Urgent! Choose between Cornell and LSU for MLA (first professional degree) by March, 1st!

Landscape Architecture for Landscape Architects Forums EDUCATION Urgent! Choose between Cornell and LSU for MLA (first professional degree) by March, 1st!

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    Onam Bisht

    Dear friends,

    I have been offered admission from Cornell University as well as Lousiana State University for Masters in Landscape Architecture program, first-professional degree, fall 2016. LSU has stated the deadline as March 1st, to inform them about my decision for accepting admission. Therefore, I need your help to decide between Cornell or LSU. Here is the comparison:

    Cornell University:

    • Tuition cost for 1 year: approx. $70,000
    • Financial aid offered: none (not eligible for international graduate applicants)
    • MLA ranking (2015): 3
    • University ranking: 11

    Lousiana State University:

    • Tuition cost for 1 year: $15,000 (I’m eligible for in-state tuition fees)
    • Financial aid offered: $ 5400 as Graduate assistant
    • MLA ranking (2015): 5
    • University ranking: 201-300

    My financial status:

    • Savings: $5000
    • Family income: less than $60,000
    • Family savings: less than $100,000
    • Expected education loan: $30,000

    Does university ranking matter during placements? Should I consider taking education loans for Cornell or go for LSU? I’m inclined towards joining Cornell, but need some advice about how can I manage the huge cost of attendance there? I have already tried contacting the faculty, financial aid office, etc. at Cornell, but didn’t get any positive response. I would really appreciate it if someone could help me take a decision between Cornell or LSU for MLA (1), before March 1st deadline. Thanks for your time and consideration.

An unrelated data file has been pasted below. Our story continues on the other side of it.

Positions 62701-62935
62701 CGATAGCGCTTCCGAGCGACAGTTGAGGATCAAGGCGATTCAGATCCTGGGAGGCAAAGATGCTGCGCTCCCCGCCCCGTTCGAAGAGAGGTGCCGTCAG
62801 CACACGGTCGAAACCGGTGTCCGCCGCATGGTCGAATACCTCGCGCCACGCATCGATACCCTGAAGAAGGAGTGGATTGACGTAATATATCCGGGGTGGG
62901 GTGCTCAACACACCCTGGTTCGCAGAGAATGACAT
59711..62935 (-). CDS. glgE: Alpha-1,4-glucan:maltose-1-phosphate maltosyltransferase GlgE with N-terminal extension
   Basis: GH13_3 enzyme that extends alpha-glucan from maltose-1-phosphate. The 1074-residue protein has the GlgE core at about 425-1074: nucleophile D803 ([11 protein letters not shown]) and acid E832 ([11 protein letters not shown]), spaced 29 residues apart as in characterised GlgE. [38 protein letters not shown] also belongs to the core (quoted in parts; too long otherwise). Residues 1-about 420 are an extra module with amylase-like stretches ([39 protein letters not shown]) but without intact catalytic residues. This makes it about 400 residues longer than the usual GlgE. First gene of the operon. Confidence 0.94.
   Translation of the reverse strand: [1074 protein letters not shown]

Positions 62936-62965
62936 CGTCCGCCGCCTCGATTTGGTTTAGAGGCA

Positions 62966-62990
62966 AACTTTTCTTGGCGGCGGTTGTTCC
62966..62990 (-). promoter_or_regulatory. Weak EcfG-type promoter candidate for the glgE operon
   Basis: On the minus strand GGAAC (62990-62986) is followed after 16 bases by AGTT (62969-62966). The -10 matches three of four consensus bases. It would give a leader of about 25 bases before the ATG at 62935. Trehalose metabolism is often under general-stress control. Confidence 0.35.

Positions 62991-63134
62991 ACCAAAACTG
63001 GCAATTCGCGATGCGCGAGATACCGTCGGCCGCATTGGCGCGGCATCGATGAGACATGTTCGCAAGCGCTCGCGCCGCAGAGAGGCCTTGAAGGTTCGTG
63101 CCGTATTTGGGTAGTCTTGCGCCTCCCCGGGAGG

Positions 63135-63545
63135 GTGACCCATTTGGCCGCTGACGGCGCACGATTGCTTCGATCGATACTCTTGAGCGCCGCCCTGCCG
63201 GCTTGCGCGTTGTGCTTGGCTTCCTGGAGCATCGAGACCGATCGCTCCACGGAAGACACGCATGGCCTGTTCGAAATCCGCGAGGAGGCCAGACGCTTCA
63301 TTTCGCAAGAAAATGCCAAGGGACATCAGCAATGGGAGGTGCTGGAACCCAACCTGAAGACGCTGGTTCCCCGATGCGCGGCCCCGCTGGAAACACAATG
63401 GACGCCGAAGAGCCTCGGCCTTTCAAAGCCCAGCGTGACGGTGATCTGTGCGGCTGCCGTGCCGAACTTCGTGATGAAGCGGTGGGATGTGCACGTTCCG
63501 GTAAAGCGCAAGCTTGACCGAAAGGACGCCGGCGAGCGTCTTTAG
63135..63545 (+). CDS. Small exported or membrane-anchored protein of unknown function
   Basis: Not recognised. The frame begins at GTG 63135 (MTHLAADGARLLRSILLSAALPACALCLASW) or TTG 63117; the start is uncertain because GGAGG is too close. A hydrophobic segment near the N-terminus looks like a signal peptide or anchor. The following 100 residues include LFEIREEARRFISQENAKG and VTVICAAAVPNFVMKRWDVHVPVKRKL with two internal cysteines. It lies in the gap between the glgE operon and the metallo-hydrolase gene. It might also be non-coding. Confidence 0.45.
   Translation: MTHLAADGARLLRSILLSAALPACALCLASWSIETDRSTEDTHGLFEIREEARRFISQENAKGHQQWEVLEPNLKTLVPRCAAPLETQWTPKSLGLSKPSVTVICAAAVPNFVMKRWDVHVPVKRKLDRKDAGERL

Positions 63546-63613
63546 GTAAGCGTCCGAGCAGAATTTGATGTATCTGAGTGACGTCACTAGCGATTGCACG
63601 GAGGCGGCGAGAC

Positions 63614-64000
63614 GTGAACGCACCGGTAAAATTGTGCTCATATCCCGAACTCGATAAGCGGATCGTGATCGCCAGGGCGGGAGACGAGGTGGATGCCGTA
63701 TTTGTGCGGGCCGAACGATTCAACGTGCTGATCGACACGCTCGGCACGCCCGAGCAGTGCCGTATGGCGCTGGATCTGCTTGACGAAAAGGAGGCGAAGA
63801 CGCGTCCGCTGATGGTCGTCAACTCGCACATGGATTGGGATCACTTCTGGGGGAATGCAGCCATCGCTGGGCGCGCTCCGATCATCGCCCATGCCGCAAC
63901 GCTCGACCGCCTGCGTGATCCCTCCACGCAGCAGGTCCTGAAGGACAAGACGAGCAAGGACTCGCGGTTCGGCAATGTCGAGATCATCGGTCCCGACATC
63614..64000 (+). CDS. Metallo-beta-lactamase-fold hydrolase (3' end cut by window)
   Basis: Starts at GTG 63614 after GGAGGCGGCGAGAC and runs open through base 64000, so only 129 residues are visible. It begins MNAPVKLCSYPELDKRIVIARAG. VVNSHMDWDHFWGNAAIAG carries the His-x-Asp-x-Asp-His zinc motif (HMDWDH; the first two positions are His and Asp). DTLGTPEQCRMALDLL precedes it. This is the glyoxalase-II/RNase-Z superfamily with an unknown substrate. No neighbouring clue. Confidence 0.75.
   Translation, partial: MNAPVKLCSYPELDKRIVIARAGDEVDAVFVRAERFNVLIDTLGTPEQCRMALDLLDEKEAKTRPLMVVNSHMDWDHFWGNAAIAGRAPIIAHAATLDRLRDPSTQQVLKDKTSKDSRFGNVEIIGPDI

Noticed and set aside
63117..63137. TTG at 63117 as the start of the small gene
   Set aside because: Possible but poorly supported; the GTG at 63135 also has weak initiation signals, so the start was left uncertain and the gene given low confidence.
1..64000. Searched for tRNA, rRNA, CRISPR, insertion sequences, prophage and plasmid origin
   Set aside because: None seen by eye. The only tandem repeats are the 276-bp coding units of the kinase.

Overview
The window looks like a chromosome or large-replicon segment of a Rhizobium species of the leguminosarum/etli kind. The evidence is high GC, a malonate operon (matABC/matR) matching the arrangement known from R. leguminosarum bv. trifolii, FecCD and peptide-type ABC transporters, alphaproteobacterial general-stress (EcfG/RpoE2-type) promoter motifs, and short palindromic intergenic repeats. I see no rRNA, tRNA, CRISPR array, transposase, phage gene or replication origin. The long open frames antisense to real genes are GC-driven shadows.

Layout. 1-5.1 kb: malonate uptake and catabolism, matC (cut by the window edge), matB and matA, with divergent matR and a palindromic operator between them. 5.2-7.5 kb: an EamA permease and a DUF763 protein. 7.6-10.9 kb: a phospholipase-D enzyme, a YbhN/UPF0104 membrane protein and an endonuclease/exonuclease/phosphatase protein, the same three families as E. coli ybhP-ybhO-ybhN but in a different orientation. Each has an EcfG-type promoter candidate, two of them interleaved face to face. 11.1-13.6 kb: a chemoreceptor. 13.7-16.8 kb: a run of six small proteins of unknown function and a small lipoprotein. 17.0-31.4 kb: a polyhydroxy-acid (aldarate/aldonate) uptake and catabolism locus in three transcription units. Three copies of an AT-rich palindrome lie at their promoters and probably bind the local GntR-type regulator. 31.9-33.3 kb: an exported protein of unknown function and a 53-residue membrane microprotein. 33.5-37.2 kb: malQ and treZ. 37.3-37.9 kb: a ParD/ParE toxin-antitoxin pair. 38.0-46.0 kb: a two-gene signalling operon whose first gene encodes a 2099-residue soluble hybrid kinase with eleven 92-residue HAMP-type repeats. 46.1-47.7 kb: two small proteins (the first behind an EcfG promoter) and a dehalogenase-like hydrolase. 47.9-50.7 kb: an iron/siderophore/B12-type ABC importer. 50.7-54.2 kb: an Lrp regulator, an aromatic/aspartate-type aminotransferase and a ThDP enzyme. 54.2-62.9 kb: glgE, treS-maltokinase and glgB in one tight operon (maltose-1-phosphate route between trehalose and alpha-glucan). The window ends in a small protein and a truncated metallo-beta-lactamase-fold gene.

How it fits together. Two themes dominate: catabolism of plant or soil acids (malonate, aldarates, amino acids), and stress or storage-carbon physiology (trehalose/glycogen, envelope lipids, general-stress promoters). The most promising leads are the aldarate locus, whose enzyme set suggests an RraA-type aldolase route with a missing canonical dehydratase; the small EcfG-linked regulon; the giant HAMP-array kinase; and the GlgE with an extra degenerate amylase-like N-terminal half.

Dave McCorquodale

    With the benefit of hindsight, I’d opt for the less expensive school.  LSU is a really good program from what I know of it.  2 of my colleagues have degrees from LSU and speak very highly of the school.  I’m not sure how the math works on only a 30K loan with 70K in tuition annually, I’m missing something.

    You’d have an enormous student loan burden when entering a market where initial salaries don’t offset your debt.  It’s safe to plan on a relatively low salary for years if you’re looking at working for a large firm.

    At the end of the day, only you can decide what to do based on what your plan is for after graduation.  As an observer, 350K in tuition fees (plus living expenses) is as close to financial suicide as you can get.  


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